Home Fire Safety

If you or a loved one receives care at home, it is vital that you think seriously about Home Fire Safety. Most fires that involve death or serious injury take place in people’s homes.

Free Home Fire Safety Checks

Local fire services offer free home fire safety checks to the elderly, people with mobility issues, people who receive care at home, and those with any visual or auditory impairment. To find out more, visit the Royal Berkshire Fire and Rescue Service website or call 08005876679. If you live in Oxfordshire, click here to visit the website or call 01865842999.

Escape plan

Would you be able to escape if there was a fire in the middle of the night? Your house may be dark and full of smoke, making it even more difficult to find a way out. Making an escape plan in advance, practicing it and talking to those who visit or live with you about it can save lives.

The best escape route is your usual way in and out of your house. Choose a second route, just in case the first one is blocked. Keep both routes clear of obstructions. Always keep door and window keys in the same place and make sure everyone knows where they are.

If you can’t escape, you will need to find a room to take refuge in, especially if you have difficulty moving around or going downstairs on your own. The refuge room should have a window and a phone. Keep a copy of your address by the phone, so children or visitors can read it out to the emergency services.

Smoke alarms

Smoke alarms should be installed at the bottom of the stairs and on each stair landing. The alarm should be positioned on the ceiling near the centre of the room. If you have any elderly relatives or neighbours, please test their smoke alarms for them since they are at far great risk.

If you have a smoke alarm, you should test the batteries every week, change the batteries every year, every six months gently vacuum to remove dust and every ten years replace the entire smoke alarm. One option to consider is a monitored smoke alarm. Telecare service such as Forest care will regularly test your alarm for you, also if the alarm goes off they will call you and if needed call the emergency services.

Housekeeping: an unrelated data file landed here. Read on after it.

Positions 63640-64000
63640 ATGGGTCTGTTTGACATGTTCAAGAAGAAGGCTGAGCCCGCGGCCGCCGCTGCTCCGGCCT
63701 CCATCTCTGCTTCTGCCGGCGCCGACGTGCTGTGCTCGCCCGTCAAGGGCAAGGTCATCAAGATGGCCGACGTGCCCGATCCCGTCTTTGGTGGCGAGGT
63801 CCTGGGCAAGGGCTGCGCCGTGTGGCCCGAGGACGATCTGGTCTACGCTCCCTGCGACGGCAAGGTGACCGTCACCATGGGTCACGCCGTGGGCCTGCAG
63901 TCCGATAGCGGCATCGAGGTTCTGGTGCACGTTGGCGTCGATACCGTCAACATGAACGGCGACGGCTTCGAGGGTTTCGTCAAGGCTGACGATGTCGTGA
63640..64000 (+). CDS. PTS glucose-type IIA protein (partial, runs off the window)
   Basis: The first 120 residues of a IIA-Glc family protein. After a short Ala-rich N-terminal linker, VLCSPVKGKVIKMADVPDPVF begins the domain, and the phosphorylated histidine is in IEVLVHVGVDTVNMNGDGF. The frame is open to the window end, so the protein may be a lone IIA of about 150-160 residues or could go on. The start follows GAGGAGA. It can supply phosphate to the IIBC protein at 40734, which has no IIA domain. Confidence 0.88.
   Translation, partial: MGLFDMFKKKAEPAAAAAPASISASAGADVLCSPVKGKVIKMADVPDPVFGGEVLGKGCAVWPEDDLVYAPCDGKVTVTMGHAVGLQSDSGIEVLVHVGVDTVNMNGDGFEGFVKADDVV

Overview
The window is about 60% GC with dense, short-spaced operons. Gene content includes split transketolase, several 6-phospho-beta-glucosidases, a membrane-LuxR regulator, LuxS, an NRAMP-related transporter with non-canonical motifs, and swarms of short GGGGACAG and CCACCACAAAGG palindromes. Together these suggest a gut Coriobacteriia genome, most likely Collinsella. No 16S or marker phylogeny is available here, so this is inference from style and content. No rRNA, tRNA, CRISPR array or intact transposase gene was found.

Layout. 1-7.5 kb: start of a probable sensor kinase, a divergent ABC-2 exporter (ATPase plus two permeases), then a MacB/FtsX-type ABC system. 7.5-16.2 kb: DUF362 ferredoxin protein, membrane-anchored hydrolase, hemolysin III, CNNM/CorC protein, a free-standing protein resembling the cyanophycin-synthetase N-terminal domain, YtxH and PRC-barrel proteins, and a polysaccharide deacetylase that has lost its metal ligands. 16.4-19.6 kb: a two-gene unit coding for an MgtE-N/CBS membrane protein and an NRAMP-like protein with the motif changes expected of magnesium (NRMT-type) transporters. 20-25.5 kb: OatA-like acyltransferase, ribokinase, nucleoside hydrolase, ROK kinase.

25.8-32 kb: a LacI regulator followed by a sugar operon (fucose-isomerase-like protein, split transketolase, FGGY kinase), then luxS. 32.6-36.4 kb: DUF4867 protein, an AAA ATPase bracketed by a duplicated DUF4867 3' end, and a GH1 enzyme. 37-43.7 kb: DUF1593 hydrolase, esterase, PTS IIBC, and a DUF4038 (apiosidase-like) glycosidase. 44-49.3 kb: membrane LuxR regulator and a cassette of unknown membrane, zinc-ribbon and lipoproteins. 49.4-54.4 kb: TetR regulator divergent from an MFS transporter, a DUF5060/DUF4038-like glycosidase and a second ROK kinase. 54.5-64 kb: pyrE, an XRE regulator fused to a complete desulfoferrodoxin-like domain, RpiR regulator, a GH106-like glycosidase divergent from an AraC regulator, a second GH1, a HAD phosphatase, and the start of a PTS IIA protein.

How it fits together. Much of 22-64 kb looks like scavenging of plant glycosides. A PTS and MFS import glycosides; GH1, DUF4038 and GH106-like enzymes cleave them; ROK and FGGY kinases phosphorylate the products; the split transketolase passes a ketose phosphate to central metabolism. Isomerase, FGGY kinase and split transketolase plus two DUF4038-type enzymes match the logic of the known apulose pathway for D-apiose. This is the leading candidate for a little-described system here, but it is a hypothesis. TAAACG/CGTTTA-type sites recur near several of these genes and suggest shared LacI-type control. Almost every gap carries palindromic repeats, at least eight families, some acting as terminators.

home fire safety

Cooking safely

  • Always keep looking when cooking, don’t get distracted – Never leave cooking unattended
  • Take extra care when cooking with oil as it can set alight easily
  • Keep the oven, hob and grill clean
  • Keep tea towels, cloths and other items away from the oven and hob area
  • Take care if you are wearing loose clothing
  • Don’t cook if you’ve been drinking alcohol or taking medication

Electrical safety

Look out for loose wiring, scorch marks, hot plugs/sockets, flickering lights, fuses that blow or circuit that trip. If you spot this, stop using the device and get it seen to or replaced. Always unplug electrical appliances and chargers when not in use, including when you go out or to bed. Be sure to never overload sockets. Keep appliances clean and in good working order.


If a Gardiner’s care worker is present, you must agree not to let anyone if your home smoke whilst the care worker is there or for an hour beforehand, If someone does smoke in your home, make sure they use a proper ashtray, never a wastepaper basket. Lit cigarettes should never be left unattended. Never smoke in bed and take extra care if you smoke when you’re tired, taking medication, or if you have been drinking.

Oxygen users

Never use oxygen equipment near an open flame. When using oxygen equipment, never let anyone smoke or use e-cigarettes near you. Be aware also never to let anyone change or charge batteries near you.

John-Joe Cottam


My grandparents Dorothy & Ivan (Gus) Gardiner established Gardiner’s in 1968. Dorothy & Gus were very inclusive and ran Gardiner’s as a family business – my mother, uncle & aunt have all been involved with managing the business.